There is a reason that energy brands seek to associate their ethos of aggression with extreme sports stars, like the Red Bull-sponsored “Air Force” whose athletes will, for example, get in a fluorescent batsuit and jump off the roof of a Hyatt—feats for which, one can understand, a good night’s sleep and some ratatouille might not cut it. But the folks behind these caffeine-pumped and supplement-rife brews obviously want to get them into the hands of everyday people, not just those brave few that razor-scooter out of a whale’s blowhole for a living. So here I was at 9 a.m. dressed, per usual, like an aging midcentury coal miner, and I had somehow seemed like a worthy candidate for Black Mamba Venom.

In the following weeks, as I launched into a brief, syrupy, ill-advised taurine- and glucuronolactone-fueled investigation of energy drinks, I repeatedly had to ask two things: 1) Will you please come over and babysit me until my heart stops beating visibly through my sternum? And 2) Who needs this violent quality of energy? “When you want the energy to succeed where only the leanest and meanest survive, you need the penetrating Venom of a Mojave Rattler”—do only the leanest and meanest survive, say, a Tuesday? Measuring up the prose of energy drinks against daily life will lead to all sorts of absurdities:

“Julia, can I get you a coffee?”
“No, I have a ton of editing to do, I need the venom of a Death Adder which has the power to strike back.”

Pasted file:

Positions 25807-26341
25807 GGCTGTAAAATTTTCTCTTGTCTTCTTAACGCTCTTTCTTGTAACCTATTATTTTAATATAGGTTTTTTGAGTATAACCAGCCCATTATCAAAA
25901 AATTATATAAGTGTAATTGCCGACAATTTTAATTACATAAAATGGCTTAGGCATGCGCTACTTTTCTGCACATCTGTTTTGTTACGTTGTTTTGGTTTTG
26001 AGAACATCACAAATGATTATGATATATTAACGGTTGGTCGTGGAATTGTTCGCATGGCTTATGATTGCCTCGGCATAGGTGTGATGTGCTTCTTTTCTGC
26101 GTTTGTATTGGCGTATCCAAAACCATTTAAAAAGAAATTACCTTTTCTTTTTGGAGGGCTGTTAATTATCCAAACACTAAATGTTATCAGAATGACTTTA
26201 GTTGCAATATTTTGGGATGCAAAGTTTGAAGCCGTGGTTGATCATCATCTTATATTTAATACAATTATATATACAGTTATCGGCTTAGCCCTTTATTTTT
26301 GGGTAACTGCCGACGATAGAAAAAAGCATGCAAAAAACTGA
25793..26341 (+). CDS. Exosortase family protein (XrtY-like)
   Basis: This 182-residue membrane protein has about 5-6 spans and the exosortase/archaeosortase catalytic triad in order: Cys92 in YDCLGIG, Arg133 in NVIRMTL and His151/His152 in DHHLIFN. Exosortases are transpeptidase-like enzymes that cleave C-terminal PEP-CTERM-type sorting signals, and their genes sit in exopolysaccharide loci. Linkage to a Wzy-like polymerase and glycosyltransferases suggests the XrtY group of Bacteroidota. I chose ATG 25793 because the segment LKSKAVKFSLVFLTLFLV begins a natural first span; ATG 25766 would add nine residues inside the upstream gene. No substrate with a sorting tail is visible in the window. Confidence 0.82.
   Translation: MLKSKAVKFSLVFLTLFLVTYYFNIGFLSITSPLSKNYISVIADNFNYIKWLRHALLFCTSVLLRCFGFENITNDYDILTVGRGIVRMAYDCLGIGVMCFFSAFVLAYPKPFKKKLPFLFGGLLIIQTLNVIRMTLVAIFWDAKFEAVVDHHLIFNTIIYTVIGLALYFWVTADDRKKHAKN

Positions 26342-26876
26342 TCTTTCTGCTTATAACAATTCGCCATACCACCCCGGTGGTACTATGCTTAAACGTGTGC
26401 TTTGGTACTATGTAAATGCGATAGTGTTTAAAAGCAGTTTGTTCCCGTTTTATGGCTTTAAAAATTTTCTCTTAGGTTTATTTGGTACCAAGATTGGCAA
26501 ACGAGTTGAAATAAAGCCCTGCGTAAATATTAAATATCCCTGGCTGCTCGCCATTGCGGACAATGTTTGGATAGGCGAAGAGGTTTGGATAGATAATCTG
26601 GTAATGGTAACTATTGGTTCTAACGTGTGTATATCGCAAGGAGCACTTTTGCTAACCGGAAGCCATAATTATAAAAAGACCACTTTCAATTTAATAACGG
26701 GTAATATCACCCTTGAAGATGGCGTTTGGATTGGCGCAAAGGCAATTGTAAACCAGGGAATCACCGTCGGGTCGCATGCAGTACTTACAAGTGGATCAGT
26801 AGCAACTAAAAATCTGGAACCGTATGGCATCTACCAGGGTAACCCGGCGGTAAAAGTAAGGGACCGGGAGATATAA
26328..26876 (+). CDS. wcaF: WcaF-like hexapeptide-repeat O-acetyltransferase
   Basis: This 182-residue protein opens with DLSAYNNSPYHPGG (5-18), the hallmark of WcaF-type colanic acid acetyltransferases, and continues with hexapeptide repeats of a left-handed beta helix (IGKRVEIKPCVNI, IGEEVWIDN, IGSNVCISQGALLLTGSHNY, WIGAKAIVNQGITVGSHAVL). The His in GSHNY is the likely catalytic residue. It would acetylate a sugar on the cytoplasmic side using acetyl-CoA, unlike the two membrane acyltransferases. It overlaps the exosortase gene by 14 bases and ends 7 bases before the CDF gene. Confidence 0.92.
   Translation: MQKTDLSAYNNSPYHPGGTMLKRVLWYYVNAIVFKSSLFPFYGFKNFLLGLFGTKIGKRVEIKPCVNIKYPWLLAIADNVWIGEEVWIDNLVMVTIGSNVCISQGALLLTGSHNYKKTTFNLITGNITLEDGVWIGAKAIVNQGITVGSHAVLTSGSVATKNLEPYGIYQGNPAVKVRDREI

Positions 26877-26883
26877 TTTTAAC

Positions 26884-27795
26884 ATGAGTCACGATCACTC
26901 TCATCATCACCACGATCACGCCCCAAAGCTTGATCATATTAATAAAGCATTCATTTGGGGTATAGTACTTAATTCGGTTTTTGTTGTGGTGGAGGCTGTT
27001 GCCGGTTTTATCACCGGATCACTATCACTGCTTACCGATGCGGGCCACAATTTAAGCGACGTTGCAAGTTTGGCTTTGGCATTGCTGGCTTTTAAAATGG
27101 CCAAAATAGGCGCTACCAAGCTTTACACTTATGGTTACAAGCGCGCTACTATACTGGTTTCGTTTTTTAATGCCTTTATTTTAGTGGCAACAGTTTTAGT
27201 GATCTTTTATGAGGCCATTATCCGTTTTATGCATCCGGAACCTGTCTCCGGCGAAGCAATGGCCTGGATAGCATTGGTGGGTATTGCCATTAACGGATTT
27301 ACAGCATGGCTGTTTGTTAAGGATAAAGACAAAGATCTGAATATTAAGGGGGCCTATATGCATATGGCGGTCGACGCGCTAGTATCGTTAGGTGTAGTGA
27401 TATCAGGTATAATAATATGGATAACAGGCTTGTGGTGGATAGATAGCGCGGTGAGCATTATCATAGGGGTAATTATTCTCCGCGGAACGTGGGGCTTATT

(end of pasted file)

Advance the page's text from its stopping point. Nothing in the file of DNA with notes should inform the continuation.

“How about an espresso then?”
“I will bite you in your neck if you do not leave me immediately to the challenges of my intense life.”
“Look, we all have a lot of work to do.”
“You may have a lot of work to do. I have a lot of work to penetrate with my face, inject with poison, and kill.”
“Is that your heart visibly beating through your sternum?”
“Yes, it is. Jealous?”

I can’t gage the nuances of their chemical effects but a stroll down the energy drink aisle—and remarkably, at my supermarket there is a dedicated one—offers an index of suggestions on how to live life intensely. With the launch of the camouflage-covered Monster Assault Energy, even war has been marshalled as the spirit of liquid uppers. And, in what must be deliberate counterdistinction to the prevailing avatars of bulls, warriors, monsters, and homocidal reptiles, a host of new elixirs aim to soften the image of extreme “performance,” from all-natural, zen-labeled Guru to 1 in 3 Trinity, a Christian lifestyle energy drink fused with both “fruit of the spirit” and 1000 mg of taurine. Then there is Live, which donates half its proceeds to youth and environmental charities. After all, it’s one thing to donate money to a youth program, but it’s another to buzz on some killer pantothenic acid and kick a youth program straight in the tender bits with the steel-toed boot of your generous donation.